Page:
The KAP team are not impressed. For 12 months now they have been caught up in the Steinhoff swirl.

No matter what they do, the media keeps describing this muscular industrial group as a "Steinhoff subsidiary" or "Steinhoff associate"; the 20,000 employees cringe, investors look a little wary and the share price remains trapped on a rather miserly p:e of seven.

At the group’s AGM — held this year at Spier wine farm instead of (Steinhoff-linked) Lanzerac — CEO Gary Chaplin informed shareholders of what has been done to ensure there are no longer any links with Steinhoff.

Strangely, the encouraging information had to be prompted by a shareholder’s question.

This sombre industrial company doesn’t believe in shouting from rooftops. Chaplin tells the FM they informed shareholders of the moves at the results presentations during the year and issued two Sens announcements. Not quite rooftop stuff.

Immediately after the fateful December 5 2017 announcement of "accounting irregularities" at Steinhoff and the resignation of Markus Jooste, KAP held a special board meeting to determine what to do to protect its balance sheet and operations. It moved its head office from the building it shared with Steinhoff and terminated the service-level agreement that had been in place.

Property rentals were checked to make sure they had been done at arm’s length, banking relationships were checked to ensure there were no cross-guarantees. For a group of businesses that appeared to have been involved in much of Jooste’s corporate gymnastics up to about 2012, it was also important to ensure there were no off-balance sheet funnies hidden out of sight.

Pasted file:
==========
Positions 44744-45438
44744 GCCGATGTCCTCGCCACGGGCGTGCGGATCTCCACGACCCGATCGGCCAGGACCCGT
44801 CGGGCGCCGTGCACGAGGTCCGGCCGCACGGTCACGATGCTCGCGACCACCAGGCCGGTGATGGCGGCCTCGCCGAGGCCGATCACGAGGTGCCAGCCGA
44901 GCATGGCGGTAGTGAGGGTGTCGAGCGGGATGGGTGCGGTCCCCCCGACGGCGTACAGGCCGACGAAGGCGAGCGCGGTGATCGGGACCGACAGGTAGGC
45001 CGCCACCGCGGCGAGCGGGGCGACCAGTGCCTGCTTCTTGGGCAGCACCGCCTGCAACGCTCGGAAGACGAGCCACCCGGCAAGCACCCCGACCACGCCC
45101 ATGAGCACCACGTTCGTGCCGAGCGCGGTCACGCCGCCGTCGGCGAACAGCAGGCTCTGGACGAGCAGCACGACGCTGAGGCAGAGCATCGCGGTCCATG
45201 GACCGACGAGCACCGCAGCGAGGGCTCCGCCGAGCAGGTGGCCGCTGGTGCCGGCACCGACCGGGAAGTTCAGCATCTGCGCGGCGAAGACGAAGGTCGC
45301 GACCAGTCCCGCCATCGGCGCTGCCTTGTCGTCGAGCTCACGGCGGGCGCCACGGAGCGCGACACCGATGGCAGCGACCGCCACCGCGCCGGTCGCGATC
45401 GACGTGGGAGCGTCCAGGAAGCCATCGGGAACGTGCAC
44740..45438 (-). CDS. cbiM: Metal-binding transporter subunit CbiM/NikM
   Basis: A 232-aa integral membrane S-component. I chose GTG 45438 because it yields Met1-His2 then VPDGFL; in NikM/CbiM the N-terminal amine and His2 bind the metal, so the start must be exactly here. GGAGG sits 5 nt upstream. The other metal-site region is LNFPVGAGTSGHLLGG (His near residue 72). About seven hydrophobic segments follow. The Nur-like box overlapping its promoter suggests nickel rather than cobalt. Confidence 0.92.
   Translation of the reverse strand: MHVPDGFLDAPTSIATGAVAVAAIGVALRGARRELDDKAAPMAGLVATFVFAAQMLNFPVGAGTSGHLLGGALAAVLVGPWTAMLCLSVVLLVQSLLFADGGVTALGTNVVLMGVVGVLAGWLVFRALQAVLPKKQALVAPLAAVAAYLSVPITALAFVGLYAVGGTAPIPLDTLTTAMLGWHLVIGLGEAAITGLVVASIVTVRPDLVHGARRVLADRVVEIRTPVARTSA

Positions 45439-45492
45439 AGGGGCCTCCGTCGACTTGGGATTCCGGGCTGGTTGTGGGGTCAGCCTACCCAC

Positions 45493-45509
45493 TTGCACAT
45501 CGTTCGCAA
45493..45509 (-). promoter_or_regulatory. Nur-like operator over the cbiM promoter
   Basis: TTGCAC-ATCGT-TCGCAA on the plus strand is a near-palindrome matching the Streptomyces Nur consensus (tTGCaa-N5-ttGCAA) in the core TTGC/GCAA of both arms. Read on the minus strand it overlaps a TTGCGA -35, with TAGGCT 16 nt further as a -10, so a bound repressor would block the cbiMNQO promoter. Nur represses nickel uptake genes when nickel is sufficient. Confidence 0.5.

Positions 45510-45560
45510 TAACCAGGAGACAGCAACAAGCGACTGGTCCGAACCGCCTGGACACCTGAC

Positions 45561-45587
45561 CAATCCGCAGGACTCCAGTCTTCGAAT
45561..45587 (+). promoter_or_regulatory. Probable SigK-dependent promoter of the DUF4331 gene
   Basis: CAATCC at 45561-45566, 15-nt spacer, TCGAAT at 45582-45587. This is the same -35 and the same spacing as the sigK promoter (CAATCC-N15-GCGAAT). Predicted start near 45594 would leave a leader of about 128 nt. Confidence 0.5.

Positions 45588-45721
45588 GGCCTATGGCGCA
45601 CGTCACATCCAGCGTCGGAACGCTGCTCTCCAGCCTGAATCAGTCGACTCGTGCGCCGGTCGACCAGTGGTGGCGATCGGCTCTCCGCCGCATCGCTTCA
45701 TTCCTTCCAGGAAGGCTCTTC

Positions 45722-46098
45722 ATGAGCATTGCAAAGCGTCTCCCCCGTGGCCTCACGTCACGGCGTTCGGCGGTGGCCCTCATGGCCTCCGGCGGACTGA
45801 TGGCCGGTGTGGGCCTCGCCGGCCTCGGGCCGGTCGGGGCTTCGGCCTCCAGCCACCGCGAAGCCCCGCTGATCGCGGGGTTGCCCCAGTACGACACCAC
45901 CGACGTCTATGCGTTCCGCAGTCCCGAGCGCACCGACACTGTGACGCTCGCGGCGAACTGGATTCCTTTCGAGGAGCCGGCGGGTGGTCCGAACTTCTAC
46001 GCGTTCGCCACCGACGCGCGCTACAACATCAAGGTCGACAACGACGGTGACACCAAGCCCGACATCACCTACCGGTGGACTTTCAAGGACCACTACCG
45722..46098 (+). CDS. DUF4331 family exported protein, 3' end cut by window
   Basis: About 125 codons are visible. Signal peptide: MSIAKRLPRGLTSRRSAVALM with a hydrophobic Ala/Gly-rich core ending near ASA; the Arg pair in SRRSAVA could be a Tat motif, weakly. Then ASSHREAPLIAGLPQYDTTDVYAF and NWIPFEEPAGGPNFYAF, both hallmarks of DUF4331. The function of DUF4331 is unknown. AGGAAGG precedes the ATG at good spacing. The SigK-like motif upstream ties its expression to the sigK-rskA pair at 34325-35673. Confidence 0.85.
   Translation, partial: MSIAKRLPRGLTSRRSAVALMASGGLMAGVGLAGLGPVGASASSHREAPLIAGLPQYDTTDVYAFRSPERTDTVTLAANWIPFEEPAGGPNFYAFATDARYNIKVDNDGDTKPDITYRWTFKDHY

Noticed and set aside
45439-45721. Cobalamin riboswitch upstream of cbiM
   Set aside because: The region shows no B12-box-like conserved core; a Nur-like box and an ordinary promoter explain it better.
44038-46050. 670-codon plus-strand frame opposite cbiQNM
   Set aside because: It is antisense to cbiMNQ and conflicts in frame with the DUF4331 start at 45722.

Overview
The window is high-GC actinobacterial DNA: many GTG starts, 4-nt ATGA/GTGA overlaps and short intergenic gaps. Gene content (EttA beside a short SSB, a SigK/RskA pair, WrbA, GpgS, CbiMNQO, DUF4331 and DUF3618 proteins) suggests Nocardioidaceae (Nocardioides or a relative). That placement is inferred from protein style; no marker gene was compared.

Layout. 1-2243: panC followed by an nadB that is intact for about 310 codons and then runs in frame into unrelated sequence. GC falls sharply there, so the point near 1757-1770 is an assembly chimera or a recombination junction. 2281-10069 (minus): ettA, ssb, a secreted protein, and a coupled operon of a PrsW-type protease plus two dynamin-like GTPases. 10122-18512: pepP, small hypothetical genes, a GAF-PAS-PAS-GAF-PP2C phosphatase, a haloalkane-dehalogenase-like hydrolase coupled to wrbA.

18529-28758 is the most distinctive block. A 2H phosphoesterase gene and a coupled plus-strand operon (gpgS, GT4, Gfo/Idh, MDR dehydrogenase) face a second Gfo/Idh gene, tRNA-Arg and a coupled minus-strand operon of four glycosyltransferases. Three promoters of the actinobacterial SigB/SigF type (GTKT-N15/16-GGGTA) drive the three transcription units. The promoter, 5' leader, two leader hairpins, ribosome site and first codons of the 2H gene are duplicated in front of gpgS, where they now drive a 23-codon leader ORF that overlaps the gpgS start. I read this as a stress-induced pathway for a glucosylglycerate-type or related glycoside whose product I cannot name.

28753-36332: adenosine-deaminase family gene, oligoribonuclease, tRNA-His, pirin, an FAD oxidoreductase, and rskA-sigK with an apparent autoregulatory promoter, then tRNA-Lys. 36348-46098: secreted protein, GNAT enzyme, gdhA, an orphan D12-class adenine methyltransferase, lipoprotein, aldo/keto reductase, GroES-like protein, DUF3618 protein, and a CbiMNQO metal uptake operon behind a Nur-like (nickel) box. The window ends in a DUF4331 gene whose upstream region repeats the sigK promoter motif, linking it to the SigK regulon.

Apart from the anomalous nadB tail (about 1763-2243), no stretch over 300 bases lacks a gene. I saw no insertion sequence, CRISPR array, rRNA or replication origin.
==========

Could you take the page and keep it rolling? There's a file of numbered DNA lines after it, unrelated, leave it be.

After all that work — on top of producing an impressive set of results — it’s probably understandable that the executives are a little agitated that they still haven’t been able to shake off the Steinhoff tag.

The most obvious problem is that Steinhoff is still the single largest shareholder, with a 26% stake, down from 43% in March. This means the market is waiting for a hefty block of shares to be dropped. Chaplin says he’d love for Steinhoff to provide some clarity on what it intends doing and notes that the 17% offload in March was handled with minimum disruption.

Less obvious is that many of the senior executives were appointed by Steinhoff — like it or not, the resulting perceptions may take time to fade.

Once out of the Steinhoff shadow it’s difficult not to imagine this share enjoying a robust rerating. The group offers an impressive African success story that deserves to be sung from the rooftops.